This ties into the Center for Medical Progress undercover videos targeting Planned Parenthood — they captured abortionists saying they don’t like to use digoxin because they can’t sell the baby body parts afterward. There’s also this:

    In its earlier court filings, Texas stressed that it would be illegal to kill an animal in the way the abortion providers kill a fetus in dismemberment abortions—pulling the unborn baby apart limb from limb until he bleeds to death.

  • Iraq’s central government gave Iraqi Kurdistan until Friday afternoon to relinquish control of its airports to avoid an embargo on international flights. This is part of the Baghdad government’s attempts to punish Kurdistan for holding an independence referendum yesterday. They’re still counting votes, but so far “yes” to independence is winning by over 90%.

  • One of the co-founders of Alternative for Germany, Frauke Petry, left the party the day after it won nearly 13% of the vote in parliamentary elections. Petry, who is one of the party’s moderates, won a seat in the Bundestag but will be an independent member. Her husband, Marcus Pretzell, is also leaving the party — he’s an AfD leader and a member of the European Parliament.

Links for 6-21-2017

Links for 10-8-2016

  • The New York Times had a story on Donald Trump’s disgusting, loutish behavior toward women queued up for Sunday, but they advanced its publication after yesterday’s article in The Washington Post.

  • I’m not a fan of Rick Wilson, but he’s entitled to an “I told you so” moment regarding Republicans who endorsed Donald Trump:

    Did you think your little cute rhetorical games will save you from blistering, vicious Democratic attacks and media coverage in 2018 or 2020? Did you think your wink-and-a-nod to your friends in the DC press will get you a pass from the future you helped create?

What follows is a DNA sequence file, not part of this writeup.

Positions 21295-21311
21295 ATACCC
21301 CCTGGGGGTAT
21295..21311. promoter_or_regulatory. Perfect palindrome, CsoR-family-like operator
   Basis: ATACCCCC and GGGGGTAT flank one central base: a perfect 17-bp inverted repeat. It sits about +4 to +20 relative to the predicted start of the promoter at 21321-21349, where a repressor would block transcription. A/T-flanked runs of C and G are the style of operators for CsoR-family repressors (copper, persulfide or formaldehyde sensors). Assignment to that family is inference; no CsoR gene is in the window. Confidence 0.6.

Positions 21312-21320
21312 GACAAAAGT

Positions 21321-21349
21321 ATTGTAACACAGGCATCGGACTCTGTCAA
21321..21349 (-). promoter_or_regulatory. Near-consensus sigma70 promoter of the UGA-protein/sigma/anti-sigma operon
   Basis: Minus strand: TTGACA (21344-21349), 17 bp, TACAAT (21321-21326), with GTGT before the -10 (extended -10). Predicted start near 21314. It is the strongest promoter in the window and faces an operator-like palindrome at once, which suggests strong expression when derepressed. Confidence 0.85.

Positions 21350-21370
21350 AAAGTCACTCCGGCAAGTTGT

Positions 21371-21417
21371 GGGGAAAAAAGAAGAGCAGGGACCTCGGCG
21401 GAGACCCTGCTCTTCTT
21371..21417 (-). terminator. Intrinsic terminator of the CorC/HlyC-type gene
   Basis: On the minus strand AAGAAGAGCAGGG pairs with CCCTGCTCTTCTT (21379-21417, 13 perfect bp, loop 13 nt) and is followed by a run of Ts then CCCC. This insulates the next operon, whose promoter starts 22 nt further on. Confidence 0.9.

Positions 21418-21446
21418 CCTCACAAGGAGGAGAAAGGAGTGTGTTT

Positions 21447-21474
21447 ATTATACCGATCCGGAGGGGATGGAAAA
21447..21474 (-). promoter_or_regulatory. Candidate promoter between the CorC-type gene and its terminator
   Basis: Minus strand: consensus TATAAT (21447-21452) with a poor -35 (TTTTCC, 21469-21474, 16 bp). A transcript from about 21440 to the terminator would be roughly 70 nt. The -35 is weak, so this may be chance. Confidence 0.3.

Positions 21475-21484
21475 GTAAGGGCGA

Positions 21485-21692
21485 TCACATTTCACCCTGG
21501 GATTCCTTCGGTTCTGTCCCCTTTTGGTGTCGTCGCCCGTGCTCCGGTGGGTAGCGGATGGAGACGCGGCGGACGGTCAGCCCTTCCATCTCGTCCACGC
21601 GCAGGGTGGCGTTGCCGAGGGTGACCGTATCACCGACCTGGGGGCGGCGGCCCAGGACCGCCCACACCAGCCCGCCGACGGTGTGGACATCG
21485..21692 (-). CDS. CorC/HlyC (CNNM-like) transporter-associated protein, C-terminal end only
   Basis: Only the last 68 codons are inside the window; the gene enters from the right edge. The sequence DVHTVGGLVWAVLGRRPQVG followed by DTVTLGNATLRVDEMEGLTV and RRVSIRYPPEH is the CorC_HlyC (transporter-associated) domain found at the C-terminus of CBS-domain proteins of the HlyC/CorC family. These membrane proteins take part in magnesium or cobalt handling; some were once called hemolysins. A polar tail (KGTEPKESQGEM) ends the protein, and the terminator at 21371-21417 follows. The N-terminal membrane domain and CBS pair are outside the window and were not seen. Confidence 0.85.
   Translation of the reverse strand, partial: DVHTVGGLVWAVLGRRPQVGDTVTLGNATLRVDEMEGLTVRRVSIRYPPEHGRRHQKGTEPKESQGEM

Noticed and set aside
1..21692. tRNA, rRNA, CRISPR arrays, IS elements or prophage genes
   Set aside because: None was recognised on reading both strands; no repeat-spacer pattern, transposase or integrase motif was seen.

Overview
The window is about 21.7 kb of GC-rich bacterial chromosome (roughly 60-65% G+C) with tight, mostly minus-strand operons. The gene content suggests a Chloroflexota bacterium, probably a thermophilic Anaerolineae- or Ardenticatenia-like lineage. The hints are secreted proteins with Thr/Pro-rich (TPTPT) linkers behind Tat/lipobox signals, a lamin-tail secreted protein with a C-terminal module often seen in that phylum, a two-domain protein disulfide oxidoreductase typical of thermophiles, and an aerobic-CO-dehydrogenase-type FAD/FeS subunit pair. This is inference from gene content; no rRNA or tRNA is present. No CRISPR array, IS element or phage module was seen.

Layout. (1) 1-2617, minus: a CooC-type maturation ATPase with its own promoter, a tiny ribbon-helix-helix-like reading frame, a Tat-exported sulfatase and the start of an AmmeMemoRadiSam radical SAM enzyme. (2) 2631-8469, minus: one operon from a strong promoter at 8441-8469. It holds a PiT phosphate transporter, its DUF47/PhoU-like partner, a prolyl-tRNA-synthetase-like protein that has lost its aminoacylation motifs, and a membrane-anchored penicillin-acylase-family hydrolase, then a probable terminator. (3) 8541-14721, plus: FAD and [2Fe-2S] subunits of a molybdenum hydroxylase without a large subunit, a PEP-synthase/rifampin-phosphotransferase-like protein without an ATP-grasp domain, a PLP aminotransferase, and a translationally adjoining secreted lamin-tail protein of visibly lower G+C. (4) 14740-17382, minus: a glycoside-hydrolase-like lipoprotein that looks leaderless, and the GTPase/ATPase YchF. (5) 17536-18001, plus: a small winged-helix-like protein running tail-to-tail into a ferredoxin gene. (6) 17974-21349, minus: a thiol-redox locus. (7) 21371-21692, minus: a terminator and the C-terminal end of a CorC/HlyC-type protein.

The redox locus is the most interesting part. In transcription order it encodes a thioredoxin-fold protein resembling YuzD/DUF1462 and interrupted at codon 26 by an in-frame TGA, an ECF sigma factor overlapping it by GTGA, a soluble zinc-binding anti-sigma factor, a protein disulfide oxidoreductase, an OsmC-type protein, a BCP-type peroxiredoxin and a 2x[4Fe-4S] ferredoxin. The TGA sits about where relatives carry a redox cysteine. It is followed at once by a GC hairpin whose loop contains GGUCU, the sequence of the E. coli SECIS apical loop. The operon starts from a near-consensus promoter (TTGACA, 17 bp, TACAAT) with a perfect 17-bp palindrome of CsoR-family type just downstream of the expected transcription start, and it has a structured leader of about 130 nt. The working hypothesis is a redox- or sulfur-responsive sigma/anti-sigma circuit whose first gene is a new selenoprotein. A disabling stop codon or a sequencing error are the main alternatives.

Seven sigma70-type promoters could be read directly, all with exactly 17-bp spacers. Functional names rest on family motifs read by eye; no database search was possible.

Do you think anonymous leaks to Politico or the Washington Post or the New York Times about how disappointed you are and how strongly you expressed your reservations — behind closed doors, of course — about Trump will save you? Those are the old rules from the old Washington.

    They won’t. Your public posture was a bended knee and puckered lips to Trump and Trumpism, and that’s the frame of your public image in future races. You may think it’s unfair for them for them to say, “David Duke and Congressman X both endorsed and supported Donald Trump” but it’s irresistible — and, most unfortunately for you — effective.

    On Ted Cruz:

    Cruz is now in a no-man’s land; he’s locked himself into a room with people who loathe him and will gleefully destroy him at the first moment. He didn’t have a lot of friends in the old GOP to begin with, but now he’s a lonely, tragic figure. The look on his face while he phone-banked for Trump from the Texas GOP offices said it all. The GOP establishment will never accept him, the Trumplicans will never accept him as one of their own, and conservatives are left heartbroken and confused about how quickly and violently his star has fallen.

    The example of Ted Cruz should teach every endorser of Donald Trump a lesson: No matter what you do, no matter how abject your worship of Trump, nothing suffices when it comes to the new Republican party he’s created. The bastardized version of authoritarian statist “conservatism” led by Donald Trump, and the forces he’s unleashed are coming for you.

  • Republican candidates are fleeing the sinking ship, and Mike Pence says he’s offended by Trump’s remarks and can’t defend his running mate. Nearly every Utah Republican who endorsed Trump withdrew their endorsement, which helps Evan McMullin even if they don’t formally endorse him.

  • The Obama administration eased financial sanctions against Iran.

  • Yesterday the U.S. and Finland signed a bilateral defense cooperation pact:

    While Washington and Helsinki already closely cooperate through joint military drills on air, land and sea, the non-legally binding pact seeks to deepen the ties through information exchange, joint research and development in areas like cyberdefense and training among other things.

    The pact covers cooperation in ship building, nuclear defense and developing technologies for the Arctic – an area of increasing interest for both nations.

    Russian Su–27 fighters violated Finland’s airspace over the Gulf of Finland on Thursday. Twice.

  • Russia confirmed that it moved nuclear-capable short-range missiles into Kaliningrad.

  • A federal district court judge dismissed the Security and Exchange Commission’s lawsuit against Texas Attorney General Ken Paxton.

  • A high ranking general in Yemen’s military died fighting Houthi rebels east of the capital.

  • Austin Petersen (former Libertarian Party candidate for president) interviewed Evan McMullin (current independent candidate for president):

Links for 6-23-2016